Naturally everyone was very kind to the wounded soldiers. America sent tins of tobacco which were very attractive. They were about three inches long and curved to fit comfortably into a breast pocket. The name on the tin was Tuxedo and there was a picture of a man in a dinner jacket. The Americans also sent grapefruit, and my father had some, presumably a perk of the job. We had never seen them before and tried to eat them like oranges. So we didn't like them at all because they were so bitter.

When the war was over, the hospital had a Peace Tea, and, as my father was on the staff, my mother and I were invited too. There was food galore and it was the first time I had trifle with sherry in it.

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More photos of Edmonton Military Hospital

Wounded soldiers outside Edmonton Military Hospital in WW1

Another photo of the front of Edmonton Military Hospital. Note that the wounded soldiers are all wearing the uniform described above. Photo courtesy of Enfield Local Studies Centre & Archive.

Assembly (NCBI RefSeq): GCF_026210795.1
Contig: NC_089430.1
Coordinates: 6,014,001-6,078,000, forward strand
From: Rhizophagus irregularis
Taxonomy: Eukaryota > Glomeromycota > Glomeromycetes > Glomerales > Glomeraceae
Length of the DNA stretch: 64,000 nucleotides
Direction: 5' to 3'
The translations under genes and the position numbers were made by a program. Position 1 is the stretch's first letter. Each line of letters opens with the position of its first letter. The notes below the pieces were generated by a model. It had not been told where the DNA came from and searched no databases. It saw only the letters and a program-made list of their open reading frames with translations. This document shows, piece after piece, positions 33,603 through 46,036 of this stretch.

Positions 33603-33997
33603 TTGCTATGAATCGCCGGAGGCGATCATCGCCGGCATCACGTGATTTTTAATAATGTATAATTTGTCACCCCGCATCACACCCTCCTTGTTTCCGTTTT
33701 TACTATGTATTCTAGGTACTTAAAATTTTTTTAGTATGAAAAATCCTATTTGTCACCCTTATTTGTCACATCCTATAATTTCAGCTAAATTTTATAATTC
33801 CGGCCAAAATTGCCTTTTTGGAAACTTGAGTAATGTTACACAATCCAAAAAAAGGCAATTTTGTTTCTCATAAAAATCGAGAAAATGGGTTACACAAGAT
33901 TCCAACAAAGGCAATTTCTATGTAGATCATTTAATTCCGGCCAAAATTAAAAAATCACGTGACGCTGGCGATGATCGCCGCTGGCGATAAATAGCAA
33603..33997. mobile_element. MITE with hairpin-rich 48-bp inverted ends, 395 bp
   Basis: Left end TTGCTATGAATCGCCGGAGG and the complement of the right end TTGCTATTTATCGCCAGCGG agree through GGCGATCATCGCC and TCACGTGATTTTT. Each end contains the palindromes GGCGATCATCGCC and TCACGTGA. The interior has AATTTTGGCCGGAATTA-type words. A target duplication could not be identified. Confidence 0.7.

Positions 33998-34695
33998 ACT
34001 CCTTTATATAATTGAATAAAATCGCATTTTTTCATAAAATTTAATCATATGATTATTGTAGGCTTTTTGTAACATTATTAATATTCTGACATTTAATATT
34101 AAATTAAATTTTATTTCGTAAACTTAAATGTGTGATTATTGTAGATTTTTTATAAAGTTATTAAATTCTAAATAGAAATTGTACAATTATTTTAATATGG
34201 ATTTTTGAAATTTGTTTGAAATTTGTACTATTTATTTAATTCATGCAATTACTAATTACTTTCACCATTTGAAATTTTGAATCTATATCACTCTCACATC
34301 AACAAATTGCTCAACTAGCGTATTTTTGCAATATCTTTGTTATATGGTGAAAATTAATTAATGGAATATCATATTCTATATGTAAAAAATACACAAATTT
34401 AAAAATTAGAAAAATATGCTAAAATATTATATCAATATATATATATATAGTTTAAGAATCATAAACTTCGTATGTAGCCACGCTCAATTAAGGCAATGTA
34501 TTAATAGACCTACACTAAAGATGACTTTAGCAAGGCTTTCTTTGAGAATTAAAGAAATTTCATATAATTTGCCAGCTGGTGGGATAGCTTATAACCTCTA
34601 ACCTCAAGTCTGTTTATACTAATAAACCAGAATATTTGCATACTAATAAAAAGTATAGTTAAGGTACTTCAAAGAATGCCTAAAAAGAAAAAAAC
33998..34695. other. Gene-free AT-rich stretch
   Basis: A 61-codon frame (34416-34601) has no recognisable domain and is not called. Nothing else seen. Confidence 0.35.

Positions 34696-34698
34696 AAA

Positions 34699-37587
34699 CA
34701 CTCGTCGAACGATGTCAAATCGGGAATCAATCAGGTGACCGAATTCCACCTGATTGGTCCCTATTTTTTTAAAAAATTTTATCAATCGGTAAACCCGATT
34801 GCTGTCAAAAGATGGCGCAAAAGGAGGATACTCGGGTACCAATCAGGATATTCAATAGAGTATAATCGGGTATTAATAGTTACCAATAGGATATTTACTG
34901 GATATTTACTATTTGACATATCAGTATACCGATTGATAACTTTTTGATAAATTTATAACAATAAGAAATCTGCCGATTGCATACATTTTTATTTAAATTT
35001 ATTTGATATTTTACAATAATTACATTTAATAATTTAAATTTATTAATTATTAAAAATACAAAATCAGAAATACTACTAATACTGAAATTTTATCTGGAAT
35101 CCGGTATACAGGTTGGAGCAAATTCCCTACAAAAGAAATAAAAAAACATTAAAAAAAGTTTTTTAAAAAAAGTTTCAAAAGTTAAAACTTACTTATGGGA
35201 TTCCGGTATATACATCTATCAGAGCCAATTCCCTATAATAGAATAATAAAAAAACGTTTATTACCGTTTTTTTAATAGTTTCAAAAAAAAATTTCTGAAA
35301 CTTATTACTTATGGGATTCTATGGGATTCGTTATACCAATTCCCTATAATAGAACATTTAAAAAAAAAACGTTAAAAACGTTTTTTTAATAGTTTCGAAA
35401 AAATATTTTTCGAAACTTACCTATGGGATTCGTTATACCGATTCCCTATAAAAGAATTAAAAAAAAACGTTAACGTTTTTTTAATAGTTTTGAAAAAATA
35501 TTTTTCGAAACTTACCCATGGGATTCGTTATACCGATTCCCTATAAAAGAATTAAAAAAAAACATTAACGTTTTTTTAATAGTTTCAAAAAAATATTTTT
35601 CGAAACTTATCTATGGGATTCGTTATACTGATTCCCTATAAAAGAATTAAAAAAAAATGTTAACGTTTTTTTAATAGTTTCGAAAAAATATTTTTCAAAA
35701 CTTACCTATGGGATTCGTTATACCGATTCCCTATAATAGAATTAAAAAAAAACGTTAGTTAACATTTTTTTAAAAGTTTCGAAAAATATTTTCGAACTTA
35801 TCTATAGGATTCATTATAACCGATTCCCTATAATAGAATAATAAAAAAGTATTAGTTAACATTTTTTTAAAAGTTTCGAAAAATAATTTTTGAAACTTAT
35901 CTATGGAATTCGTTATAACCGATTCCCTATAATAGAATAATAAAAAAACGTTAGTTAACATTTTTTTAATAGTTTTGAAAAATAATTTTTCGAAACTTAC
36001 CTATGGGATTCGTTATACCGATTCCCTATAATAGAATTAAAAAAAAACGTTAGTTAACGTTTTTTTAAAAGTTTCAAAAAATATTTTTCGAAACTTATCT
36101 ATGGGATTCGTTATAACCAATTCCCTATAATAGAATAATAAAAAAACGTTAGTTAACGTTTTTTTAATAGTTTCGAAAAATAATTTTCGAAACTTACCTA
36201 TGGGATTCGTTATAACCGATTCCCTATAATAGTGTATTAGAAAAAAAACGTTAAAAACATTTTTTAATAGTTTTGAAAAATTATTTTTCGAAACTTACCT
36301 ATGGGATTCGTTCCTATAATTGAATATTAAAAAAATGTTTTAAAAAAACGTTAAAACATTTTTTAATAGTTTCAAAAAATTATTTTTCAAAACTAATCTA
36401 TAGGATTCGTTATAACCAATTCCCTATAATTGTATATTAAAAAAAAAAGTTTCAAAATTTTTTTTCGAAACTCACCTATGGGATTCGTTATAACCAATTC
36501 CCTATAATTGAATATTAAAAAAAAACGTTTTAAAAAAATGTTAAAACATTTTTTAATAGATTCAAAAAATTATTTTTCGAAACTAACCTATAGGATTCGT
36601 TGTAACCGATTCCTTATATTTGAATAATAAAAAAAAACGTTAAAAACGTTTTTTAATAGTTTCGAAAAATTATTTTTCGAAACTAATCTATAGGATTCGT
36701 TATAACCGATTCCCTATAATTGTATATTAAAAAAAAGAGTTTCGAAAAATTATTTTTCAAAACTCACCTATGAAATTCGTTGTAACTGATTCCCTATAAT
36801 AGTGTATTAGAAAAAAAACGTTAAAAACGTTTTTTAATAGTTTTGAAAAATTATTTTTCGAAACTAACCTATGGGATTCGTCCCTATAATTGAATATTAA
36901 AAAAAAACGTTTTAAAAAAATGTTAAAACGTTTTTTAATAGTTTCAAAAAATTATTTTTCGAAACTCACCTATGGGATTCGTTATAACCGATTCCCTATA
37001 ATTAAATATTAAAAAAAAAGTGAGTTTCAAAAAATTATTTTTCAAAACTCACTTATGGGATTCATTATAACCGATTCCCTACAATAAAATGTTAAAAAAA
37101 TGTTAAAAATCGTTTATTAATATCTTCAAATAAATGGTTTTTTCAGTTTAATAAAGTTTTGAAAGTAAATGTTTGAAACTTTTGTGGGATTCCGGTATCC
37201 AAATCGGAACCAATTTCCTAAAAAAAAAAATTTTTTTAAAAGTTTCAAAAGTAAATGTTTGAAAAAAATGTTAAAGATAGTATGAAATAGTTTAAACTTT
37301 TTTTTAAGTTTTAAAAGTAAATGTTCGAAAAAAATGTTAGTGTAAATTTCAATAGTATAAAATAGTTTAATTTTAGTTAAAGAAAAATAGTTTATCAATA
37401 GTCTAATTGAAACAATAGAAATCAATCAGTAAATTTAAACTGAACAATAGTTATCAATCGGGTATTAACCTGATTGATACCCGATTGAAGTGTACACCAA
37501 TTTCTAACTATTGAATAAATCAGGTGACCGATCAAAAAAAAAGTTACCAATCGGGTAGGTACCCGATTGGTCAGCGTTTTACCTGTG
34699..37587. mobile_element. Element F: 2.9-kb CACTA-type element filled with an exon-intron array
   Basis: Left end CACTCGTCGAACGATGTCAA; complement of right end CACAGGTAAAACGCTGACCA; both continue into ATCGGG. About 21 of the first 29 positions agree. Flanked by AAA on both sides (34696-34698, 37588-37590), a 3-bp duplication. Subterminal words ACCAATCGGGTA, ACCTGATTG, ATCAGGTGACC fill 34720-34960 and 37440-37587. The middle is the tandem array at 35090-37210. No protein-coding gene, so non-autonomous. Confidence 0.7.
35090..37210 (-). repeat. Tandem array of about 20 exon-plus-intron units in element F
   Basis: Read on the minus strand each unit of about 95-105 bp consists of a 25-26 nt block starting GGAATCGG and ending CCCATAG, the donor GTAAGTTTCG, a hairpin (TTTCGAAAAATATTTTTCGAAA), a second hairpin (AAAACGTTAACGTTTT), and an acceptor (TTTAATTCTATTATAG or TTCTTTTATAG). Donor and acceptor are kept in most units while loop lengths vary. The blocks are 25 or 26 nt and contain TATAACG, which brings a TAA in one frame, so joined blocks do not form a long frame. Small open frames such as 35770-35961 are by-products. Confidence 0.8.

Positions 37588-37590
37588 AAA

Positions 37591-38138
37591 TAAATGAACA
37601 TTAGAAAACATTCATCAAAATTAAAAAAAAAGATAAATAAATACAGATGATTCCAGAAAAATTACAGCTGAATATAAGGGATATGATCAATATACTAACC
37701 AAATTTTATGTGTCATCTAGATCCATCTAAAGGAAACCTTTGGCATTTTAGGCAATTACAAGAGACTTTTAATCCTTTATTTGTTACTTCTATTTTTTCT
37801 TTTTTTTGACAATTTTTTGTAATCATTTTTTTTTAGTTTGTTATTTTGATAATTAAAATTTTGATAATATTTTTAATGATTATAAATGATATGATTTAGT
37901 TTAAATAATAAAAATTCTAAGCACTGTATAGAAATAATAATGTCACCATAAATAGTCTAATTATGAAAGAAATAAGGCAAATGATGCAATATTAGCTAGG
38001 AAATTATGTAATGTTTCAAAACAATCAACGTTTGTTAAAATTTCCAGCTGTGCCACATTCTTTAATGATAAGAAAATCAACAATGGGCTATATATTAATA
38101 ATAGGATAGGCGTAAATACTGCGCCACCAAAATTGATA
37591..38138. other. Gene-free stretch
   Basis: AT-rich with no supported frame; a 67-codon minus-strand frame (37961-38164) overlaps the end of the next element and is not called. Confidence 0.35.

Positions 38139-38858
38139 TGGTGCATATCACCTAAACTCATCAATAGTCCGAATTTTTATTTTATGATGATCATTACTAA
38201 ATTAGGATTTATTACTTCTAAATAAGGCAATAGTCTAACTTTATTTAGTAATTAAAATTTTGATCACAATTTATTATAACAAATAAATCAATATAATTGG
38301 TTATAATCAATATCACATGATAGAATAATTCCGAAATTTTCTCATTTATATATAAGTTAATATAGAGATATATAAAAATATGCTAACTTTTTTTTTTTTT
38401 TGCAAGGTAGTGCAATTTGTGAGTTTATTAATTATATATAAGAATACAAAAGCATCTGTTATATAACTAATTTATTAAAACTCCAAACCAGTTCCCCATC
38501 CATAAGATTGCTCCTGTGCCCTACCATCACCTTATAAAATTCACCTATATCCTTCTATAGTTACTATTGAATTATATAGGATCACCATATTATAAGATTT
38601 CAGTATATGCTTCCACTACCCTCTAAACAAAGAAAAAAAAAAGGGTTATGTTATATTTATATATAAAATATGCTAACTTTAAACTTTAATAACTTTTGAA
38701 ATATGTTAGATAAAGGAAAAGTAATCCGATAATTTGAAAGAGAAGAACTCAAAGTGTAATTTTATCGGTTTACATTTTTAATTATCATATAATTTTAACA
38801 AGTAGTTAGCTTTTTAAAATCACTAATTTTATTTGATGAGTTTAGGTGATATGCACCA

The back of Edmonton Military Hospital in WW1

The back of Edmonton Military Hospital. Photo courtesy of Enfield Local Studies Centre and Archive.

Nurses home at Edmonton Military Hospital, WW1

The nurses home at Edmonton Military Hospital, contributed anonymously

Annex at Edmonton Military Hospital, WW1

The annex at Edmonton Military Hospital, contributed anonymously

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Memorabilia

Visiting card of the chaplain of Edmonton Military Hospital, C.D. Drury, dated 25 August 1915

Visiting card of the hospital chaplain, C.D. Drury, dated 25 August 1915, courtesy of Glenn Newson. His grandfather's name "Martin, J" is handwritten in the 'To' space.

Pocket prayer book, probably given out to wounded soldiers by chaplain of Edmonton Military Hospital in World War One

Rubber stamp of Edmonton Military Hospital, 1917

Rubber stamp of Edmonton Military Hospital, 1917, contributed anonymously. Clearly the hospital held the soldiers' paybooks.